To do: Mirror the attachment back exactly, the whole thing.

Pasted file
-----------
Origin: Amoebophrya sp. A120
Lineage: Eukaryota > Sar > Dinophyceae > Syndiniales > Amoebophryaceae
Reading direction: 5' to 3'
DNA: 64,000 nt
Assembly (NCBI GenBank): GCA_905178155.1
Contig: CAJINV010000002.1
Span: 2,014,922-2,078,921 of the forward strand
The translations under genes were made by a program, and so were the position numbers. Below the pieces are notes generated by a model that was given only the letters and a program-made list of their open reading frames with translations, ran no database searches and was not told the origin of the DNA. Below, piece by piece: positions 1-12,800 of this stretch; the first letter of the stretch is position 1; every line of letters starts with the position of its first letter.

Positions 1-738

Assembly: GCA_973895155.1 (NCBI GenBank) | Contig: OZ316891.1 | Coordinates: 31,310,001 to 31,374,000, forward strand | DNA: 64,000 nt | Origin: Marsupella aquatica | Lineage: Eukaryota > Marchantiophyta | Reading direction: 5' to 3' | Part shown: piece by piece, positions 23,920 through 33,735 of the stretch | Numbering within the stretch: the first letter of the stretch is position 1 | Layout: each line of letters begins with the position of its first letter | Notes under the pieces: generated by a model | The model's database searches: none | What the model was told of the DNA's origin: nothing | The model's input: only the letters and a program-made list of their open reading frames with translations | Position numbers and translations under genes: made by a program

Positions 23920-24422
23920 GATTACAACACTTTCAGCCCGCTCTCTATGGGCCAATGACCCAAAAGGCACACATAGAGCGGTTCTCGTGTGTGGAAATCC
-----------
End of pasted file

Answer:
Origin: Amoebophrya sp. A120
Lineage: Eukaryota > Sar > Dinophyceae > Syndiniales > Amoebophryaceae
Reading direction: 5' to 3'
DNA: 64,000 nt
Assembly (NCBI GenBank): GCA_905178155.1
Contig: CAJINV010000002.1
Span: 2,014,922-2,078,921 of the forward strand
The translations under genes were made by a program, and so were the position numbers. Below the pieces are notes generated by a model that was given only the letters and a program-made list of their open reading frames with translations, ran no database searches and was not told the origin of the DNA. Below, piece by piece: positions 1-12,800 of this stretch; the first letter of the stretch is position 1; every line of letters starts with the position of its first letter.

Positions 1-738

Assembly: GCA_973895155.1 (NCBI GenBank) | Contig: OZ316891.1 | Coordinates: 31,310,001 to 31,374,000, forward strand | DNA: 64,000 nt | Origin: Marsupella aquatica | Lineage: Eukaryota > Marchantiophyta | Reading direction: 5' to 3' | Part shown: piece by piece, positions 23,920 through 33,735 of the stretch | Numbering within the stretch: the first letter of the stretch is position 1 | Layout: each line of letters begins with the position of its first letter | Notes under the pieces: generated by a model | The model's database searches: none | What the model was told of the DNA's origin: nothing | The model's input: only the letters and a program-made list of their open reading frames with translations | Position numbers and translations under genes: made by a program

Positions 23920-24422
23920 GATTACAACACTTTCAGCCCGCTCTCTATGGGCCAATGACCCAAAAGGCACACATAGAGCGGTTCTCGTGTGTGGAAATCC